England made a chase of 277 seem like a weekend stroll down Birmingham’s Cannon Hill Park as Ben Stokes reinforced his MVP status with a bludgeoning unbeaten 102, alongside a slightly more serene 87 from captain Eoin Morgan. The pair’s 159-run fourth wicket partnership ensured Josh Hazlewood’s early burst was but a footnote in the contest as Australia were sent crashing out of Champions Trophy group stage for a second successive edition.
In some quarters around Edgbaston, this clash was billed as the preamble for the winter Ashes series. The fans certainly were up for it. England have rarely enjoyed an edge over their old rivals in white-ball cricket as they did going into the clash. Heavy favourites by virtue of a mentality overhaul, the hosts had already sealed their path to the semifinals leading into the clash. Australia, on the other hand, had grappled with inclement weather, had to pip their arch rivals to progress even as Bangladesh, buoyed by their Cardiff exploits, watched on intently from a distance.
Steve Smith’s men had one more rain break to contend with in their ill-fated sojourn. The heavens opened in the sixth over of the chase, with England 35 for 3 in pursuit of 277. By recent standards, the target was grossly sub-par but, in a welcome change, the white Kookaburra appeared to be moving around for Mitchell Starc and Hazlewood. Then, 42 minutes later, swing disappeared along with the rain, without a trace left behind. The game turned on its head.
Stokes and Morgan led a brutal counter-attack, scoring their 159 partnership runs in just 26.1 overs. Stokes shredded Australia’s attack with piercing drives, dismissive pulls and the occasional deft touch. Pat Cummins bore the brunt of this retaliation – going for 33 in his first four overs, the first of which was a maiden. In a stinging sign of just how Stokes dominated, check this: Mitchell Starc ran up and bowled a 140kmph bouncer and the Durham all-rounder simply dismissed it from his presence with a pull off such ferocity that Smith at first slip simply puffed his cheeks and exhaled.
Morgan was more measured in his assault, but no less belligerent, as he relished Australia’s decision to bowl to his body as opposed to the more popularly executed strategy outside the off-stump. Upon play resumption after the rain break, he creamed two elegant drives for fours and then smartly settled into a more anchor role. That he finished with eight fours and five sixes of his own and a strike rate of 107.41 reflected the measure of his control. When Morgan eventually fell – run out after a miscommunication – England had motored along to 194 for 4 and had daylight separating them from their opponents.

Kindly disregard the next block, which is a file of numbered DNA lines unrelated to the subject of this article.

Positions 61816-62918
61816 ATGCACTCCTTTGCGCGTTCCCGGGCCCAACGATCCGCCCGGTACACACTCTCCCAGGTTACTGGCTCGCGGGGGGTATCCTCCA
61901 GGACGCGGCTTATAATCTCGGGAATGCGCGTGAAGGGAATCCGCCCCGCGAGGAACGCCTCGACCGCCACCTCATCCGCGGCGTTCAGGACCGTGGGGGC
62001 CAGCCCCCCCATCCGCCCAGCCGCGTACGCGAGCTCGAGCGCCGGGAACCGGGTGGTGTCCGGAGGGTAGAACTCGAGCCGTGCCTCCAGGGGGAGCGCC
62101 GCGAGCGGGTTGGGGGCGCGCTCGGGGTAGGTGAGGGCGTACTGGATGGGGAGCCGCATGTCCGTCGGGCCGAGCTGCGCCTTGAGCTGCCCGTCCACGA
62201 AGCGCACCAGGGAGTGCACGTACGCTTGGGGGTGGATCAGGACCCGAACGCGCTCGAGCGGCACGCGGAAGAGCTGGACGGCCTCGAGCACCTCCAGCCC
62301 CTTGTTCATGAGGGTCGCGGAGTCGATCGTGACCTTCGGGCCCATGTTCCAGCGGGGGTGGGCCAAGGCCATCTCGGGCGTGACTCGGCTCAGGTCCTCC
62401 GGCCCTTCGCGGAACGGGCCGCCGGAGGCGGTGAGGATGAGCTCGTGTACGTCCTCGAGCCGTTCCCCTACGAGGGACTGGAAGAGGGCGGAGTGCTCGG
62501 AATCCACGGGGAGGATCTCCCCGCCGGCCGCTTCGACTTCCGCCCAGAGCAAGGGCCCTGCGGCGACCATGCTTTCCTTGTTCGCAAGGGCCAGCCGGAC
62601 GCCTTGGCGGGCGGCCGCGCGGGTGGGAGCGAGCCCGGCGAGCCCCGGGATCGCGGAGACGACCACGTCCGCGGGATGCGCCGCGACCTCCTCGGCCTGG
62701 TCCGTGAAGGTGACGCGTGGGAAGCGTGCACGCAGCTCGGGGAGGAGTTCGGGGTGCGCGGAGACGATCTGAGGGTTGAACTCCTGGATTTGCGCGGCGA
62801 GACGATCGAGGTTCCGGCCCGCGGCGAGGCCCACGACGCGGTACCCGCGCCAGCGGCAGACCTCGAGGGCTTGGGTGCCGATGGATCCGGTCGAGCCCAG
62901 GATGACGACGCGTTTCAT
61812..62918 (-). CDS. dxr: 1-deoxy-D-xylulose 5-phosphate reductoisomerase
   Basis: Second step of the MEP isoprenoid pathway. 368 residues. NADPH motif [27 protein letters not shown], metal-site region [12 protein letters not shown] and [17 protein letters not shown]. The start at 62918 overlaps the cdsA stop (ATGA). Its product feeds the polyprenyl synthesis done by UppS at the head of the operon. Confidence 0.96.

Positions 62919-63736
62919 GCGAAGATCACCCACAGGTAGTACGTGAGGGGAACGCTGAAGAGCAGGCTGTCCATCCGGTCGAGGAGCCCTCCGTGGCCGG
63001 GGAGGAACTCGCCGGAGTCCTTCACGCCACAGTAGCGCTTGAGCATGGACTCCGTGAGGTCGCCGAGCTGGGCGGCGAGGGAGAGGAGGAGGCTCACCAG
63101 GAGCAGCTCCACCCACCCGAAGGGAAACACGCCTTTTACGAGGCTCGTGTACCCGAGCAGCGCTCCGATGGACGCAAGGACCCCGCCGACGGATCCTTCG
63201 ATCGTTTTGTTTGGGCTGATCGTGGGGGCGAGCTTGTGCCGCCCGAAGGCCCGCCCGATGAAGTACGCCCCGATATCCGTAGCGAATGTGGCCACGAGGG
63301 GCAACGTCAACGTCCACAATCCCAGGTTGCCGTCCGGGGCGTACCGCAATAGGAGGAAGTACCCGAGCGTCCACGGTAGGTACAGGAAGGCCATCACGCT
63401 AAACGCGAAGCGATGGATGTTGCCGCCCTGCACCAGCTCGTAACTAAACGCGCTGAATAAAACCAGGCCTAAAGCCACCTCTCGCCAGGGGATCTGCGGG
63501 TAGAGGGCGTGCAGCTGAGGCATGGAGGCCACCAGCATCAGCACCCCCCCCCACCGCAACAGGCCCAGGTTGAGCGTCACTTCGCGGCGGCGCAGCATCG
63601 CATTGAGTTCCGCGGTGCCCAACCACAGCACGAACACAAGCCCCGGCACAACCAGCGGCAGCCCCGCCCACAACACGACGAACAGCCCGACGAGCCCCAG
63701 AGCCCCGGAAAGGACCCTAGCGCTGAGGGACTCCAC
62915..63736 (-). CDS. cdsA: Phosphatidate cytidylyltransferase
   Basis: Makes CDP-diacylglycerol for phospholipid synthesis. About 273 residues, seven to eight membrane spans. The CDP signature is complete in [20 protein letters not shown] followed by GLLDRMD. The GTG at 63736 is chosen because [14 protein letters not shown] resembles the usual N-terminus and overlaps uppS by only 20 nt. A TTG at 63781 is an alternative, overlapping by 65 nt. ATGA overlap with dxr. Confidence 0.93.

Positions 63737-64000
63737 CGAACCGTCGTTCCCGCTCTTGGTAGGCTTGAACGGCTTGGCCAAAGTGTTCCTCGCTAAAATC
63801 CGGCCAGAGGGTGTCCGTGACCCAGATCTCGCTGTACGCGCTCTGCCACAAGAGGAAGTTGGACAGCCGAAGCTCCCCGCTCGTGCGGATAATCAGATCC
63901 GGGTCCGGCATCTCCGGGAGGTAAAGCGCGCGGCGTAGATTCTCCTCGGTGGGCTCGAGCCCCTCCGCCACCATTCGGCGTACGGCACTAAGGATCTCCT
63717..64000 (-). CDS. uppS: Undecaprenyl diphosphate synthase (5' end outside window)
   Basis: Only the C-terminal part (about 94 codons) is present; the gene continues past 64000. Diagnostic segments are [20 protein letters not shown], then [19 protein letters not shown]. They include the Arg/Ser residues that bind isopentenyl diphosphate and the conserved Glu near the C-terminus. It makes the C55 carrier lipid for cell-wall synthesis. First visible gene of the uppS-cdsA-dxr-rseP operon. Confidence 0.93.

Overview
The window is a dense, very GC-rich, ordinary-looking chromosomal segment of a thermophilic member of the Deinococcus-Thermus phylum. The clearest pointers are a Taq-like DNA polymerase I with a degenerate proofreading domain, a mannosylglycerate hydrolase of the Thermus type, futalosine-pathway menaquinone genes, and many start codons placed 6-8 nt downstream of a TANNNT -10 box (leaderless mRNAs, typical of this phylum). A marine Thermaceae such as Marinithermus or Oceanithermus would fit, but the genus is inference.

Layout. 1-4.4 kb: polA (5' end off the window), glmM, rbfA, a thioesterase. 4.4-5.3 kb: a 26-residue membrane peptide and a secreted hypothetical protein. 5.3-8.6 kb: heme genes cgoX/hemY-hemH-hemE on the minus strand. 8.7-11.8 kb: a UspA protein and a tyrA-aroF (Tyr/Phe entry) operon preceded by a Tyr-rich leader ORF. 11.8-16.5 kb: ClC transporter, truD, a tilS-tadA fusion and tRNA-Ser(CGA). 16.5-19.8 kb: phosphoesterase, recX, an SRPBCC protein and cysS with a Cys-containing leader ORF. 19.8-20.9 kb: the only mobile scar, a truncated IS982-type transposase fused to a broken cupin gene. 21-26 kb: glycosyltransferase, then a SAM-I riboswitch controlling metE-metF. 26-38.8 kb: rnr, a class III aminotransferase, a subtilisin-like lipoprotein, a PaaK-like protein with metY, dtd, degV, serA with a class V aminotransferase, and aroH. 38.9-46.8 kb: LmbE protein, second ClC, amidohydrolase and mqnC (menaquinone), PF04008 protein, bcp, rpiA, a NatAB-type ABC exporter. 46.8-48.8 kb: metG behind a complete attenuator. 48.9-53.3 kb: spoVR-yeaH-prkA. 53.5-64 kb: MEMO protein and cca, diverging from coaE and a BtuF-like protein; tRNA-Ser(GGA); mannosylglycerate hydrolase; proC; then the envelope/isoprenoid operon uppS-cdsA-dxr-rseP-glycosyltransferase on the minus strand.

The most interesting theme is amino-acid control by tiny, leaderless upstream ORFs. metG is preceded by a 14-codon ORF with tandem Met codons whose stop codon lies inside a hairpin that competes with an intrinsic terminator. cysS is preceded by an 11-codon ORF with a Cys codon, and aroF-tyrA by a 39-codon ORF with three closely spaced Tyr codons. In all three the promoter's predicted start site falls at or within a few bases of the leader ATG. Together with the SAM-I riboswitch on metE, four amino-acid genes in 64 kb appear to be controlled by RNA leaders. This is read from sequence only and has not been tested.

It was a humbling experience for Australia’s attack which didn’t possess the variety, or the nous, to force Stokes and Morgan to change their games. Smith even threw the ball to Travis Head before he could bring on his lead spinner – Adam Zampa – into the attack in the 18th over. By then, however, the stand had already knocked the stuffing out of Australia, ensuring that any feel-good factor from Head’s flourish with the bat and Hazlewood’s strikes was distant memory. With Jos Buttler and Moeen Ali still to come and Stokes showing no signs of slowing down, only the margin of victory remained in question.
Smith had lost the coin toss earlier in the day but got what he wished for nonetheless when Morgan opted to bowl. The final result result – a total of 277 for 9 – would have left him somewhat comfortable given that his side had oscillated between a 300+ total and a 240-odd total. Mark Wood (4 for 33) and Adil Rashid (4 for 41) grabbed eight wickets between themselves to ensure Australia didn’t put up a target too daunting for England’s batsmen.
David Warner’s horror time in the UK continued when Wood angled one across him to find his outside edge. Aaron Finch rediscovered his touch with a series of well-timed straight drives even as his captain fidgeted (more than usual) to another half-century. The pair added 96 for the second wicket before Stokes ended the stand by getting Finch to miscue a lofted shot. Henriques, who kept his place in an unchanged Australian line-up, took a while to get going and as did Glenn Maxwell, both of whom fell either side of Smith.
Rashid came on for his final spell post the 40th over and instantly accounted for Matthew Wade, Mitchell Starc and Pat Cummins in a period of play that saw Australia lose five wickets for 15. Head, who’d yearned for company through the middle over, did well to compile a breezy 71 and push the total to competitive levels.
After England lost Jason Roy, Alex Hales, Joe Root and a review inside six overs of the chase, Australia could have been forgiven into believing they’d psychologically had over 300 on the board. It wasn’t to be.
For Australia, the match was unmemorable, even in its ending. Maxwell, the chirpiest of Australia’s fielders during their brief early success, completely lost sight of the ball as Jos Buttler cut Starc uppishly in his direction. Fittingly, weather had the final say in their campaign as rain came bucketing down not too long after Stokes completed his third ODI ton in the chase as England shoved their ‘dear’ rivals out and took Bangladesh with them to the semifinals.
Brief scores: Australia 277/9 (Travis Head 71*, Aaron Finch 68; Mark Wood 4-33, Adil Rashid 4-41) lost to England 240/4 in 40.2 overs (Ben Stokes 102*, Eoin Morgan 87; Josh Hazlewood 2-50) by 40 runs [D/L/S method]